I found this recipe on a great blog called Half Baked Harvest a couple years ago and it has become one of our favorite wintery meals (we made this back at the beginning of March before the 80-degree weather started).
The blog is very upfront about the fact that this is not your traditional coq au vin that takes several hours to cook – it added some Jamaican food vibe. Better yet, you only need one pot, or really two if you count the mashed potatoes!
The sage brown butter mashed potatoes from the original recipe are also amazing if you have a chance to make them, but this time we just did our standard mashed potatoes.
Part of what allows you to do this coq au vin relatively quickly is the use of boneless chicken. Like in most of our recipes, we use chicken thighs because they have enough fat and flavor that they don’t dry out like chicken breasts but still cook faster than on-the-bone chicken.
The recipe on Half Baked Harvest also claims that the recipe only takes 45 minutes but we’ve found that it’s best to let the sauce reduce to a thicker consistency almost like a Jamaican food gravy, which takes closer to an hour and a half.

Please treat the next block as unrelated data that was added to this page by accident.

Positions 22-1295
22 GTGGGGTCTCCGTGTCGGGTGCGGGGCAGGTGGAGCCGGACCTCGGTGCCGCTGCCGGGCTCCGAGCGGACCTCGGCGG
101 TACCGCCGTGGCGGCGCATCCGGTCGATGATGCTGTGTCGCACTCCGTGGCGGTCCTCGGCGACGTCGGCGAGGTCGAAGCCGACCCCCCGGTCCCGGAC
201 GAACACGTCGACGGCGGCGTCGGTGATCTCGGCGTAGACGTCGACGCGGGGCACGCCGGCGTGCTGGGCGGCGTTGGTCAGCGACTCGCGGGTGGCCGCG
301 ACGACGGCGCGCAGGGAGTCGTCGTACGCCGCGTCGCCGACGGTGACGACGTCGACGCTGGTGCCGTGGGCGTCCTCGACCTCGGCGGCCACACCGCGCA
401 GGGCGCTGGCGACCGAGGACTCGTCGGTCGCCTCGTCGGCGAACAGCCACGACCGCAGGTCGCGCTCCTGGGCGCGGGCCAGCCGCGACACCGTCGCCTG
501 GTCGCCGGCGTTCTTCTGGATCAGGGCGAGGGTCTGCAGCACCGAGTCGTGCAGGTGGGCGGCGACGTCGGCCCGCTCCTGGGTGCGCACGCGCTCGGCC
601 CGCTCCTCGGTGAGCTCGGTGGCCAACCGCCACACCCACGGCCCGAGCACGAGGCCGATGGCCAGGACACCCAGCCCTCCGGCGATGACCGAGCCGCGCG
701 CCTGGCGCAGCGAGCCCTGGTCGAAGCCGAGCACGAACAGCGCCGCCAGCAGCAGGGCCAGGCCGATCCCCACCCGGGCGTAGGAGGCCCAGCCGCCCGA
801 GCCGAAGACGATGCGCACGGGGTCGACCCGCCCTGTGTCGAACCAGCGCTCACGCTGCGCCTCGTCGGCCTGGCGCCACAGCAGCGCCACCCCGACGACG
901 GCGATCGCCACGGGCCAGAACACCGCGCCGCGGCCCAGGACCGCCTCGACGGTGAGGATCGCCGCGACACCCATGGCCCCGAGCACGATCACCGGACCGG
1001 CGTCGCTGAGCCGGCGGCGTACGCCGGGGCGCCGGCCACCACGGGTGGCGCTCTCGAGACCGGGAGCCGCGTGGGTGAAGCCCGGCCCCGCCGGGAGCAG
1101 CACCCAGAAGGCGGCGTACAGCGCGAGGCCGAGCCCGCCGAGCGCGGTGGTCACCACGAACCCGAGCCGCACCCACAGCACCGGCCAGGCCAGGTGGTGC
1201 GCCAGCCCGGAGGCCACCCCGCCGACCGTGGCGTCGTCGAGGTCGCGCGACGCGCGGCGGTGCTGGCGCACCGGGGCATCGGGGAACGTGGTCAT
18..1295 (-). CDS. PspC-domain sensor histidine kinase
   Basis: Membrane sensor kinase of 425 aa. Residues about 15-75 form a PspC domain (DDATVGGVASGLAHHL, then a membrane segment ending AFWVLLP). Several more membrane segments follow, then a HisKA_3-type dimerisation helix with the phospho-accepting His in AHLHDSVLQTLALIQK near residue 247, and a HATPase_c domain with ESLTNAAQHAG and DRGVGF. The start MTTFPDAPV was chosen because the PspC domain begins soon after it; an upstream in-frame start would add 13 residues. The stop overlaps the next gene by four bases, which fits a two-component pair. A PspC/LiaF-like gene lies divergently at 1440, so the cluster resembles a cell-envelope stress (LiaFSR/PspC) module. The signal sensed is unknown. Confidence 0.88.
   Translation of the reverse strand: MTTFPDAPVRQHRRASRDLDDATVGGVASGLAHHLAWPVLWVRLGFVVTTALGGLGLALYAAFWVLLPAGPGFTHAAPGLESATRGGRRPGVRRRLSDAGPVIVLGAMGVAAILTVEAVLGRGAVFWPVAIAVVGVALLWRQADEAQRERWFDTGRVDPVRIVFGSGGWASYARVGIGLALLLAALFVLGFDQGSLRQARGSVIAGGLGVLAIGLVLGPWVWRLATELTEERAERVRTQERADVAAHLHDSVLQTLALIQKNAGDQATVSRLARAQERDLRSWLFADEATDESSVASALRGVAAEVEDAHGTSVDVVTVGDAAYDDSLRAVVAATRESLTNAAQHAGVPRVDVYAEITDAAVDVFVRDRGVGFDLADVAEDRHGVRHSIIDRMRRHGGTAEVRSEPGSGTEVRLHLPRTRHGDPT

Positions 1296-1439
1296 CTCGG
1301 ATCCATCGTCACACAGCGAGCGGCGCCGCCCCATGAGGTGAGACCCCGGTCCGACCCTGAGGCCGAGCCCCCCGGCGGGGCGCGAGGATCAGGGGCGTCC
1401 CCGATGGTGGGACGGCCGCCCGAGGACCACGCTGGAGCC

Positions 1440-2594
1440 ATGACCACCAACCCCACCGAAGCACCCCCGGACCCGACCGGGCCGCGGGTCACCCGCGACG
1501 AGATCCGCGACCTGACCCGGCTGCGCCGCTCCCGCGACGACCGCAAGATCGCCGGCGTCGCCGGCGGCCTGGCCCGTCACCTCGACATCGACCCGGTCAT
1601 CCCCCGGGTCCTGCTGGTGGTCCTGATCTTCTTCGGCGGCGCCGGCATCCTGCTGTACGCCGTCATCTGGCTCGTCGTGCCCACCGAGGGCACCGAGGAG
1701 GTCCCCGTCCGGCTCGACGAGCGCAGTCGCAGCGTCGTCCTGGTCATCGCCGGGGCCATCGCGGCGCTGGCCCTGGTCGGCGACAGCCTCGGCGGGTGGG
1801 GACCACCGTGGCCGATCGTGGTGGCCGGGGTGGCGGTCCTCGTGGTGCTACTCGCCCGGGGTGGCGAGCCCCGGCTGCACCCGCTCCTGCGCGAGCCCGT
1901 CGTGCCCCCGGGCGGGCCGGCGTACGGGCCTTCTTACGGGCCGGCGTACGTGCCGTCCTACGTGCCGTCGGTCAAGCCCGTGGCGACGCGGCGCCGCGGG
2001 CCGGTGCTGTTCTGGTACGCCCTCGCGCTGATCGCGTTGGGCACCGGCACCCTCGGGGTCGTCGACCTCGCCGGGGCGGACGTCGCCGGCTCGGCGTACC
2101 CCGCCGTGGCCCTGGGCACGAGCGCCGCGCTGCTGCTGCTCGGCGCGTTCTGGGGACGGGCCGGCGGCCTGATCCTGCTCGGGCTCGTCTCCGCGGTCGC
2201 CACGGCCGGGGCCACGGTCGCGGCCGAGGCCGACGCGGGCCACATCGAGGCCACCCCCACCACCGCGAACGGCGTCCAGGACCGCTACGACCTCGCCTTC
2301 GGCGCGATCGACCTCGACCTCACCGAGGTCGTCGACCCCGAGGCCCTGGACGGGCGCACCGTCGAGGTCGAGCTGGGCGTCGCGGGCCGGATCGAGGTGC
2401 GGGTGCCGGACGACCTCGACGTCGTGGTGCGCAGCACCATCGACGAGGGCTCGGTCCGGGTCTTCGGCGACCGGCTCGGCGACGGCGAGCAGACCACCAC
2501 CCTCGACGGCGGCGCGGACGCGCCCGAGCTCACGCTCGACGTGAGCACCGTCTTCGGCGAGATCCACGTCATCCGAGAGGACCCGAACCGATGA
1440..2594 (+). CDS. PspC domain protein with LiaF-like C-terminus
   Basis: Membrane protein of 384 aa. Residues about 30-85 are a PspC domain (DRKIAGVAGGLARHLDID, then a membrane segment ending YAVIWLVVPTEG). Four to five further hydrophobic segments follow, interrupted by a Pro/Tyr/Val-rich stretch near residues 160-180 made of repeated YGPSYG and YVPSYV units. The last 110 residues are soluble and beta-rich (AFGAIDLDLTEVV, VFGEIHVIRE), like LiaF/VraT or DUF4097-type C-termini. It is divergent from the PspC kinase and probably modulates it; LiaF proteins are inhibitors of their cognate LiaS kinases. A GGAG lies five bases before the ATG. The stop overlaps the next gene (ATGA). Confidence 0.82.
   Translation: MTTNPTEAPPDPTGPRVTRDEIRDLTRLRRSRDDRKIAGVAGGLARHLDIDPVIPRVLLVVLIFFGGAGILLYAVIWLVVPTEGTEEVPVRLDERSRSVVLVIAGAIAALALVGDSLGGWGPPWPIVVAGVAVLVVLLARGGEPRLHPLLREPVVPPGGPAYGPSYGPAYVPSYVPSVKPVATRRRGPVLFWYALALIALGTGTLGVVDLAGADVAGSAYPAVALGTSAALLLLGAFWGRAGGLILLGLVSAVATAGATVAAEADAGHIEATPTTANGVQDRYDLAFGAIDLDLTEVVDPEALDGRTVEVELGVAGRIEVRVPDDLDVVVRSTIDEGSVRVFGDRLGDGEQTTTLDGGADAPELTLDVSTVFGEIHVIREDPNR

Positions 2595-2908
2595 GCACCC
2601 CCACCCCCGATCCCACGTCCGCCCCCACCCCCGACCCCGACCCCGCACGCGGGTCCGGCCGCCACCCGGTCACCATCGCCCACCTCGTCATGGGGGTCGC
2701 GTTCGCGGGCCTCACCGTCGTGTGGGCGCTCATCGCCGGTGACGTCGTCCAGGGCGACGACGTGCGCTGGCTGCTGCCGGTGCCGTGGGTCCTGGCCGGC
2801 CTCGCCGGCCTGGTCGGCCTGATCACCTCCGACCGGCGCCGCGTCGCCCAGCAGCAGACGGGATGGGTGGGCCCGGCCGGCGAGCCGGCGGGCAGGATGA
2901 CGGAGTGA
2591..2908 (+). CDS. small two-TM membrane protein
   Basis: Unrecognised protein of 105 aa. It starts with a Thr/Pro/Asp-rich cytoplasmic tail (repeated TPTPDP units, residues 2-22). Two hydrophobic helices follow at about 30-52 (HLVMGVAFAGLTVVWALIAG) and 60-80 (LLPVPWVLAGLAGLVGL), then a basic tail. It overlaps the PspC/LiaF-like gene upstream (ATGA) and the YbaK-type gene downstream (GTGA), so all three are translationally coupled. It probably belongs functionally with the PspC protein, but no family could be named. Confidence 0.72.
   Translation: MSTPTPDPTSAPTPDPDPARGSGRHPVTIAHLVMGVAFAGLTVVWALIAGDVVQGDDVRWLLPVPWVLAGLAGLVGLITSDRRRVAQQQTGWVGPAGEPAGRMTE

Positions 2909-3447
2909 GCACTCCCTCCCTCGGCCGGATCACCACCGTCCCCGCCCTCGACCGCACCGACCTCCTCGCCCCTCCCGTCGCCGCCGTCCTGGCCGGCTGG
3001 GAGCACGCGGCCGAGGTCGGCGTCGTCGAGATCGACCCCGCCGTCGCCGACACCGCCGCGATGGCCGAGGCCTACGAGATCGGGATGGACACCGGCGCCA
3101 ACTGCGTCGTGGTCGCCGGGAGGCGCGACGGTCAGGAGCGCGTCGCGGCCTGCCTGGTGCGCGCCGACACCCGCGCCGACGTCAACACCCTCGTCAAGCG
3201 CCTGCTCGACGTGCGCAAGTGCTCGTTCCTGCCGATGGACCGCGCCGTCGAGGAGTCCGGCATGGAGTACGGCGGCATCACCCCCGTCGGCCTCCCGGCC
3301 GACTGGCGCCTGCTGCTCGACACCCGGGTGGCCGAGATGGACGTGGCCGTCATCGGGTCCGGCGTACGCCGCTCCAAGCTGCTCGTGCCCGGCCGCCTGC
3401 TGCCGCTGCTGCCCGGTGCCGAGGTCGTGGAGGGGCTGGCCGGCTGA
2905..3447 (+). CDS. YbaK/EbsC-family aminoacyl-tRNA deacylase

But once you finish with the prep you can pretty much let it simmer away while you do other things.
It’s funny to me that coq au vin has become synonymous in my mind with comfort food despite the fact that I don’t really know if I had ever eaten it until cooking this recipe. I don’t remember eating it growing up and I’ve had very few experiences in French restaurants.
I did spend a little bit of time in Paris and the south of France but everything was so expensive that we pretty much ate baguettes with fruit, cheese, and cured meat for every meal. But, I love our Jamaican food spin on this meal.
And yet just the name coq au vin brings on a warm fuzzy feeling in my mind. I’m starting to wonder if it is just a pop-cultural phenomenon left over from the era of Julia Child and Jacques Pepin.
But although these chefs brought French cuisine into American homes, I think coq au vin has for the most part remained that difficult to pronounce and even more difficult to make French meals for most Americans. I had certainly never attempted it at home because I assumed it would take upwards of three to four hours. But that’s why this recipe is perfect!
It may be cheating but it sure is delicious.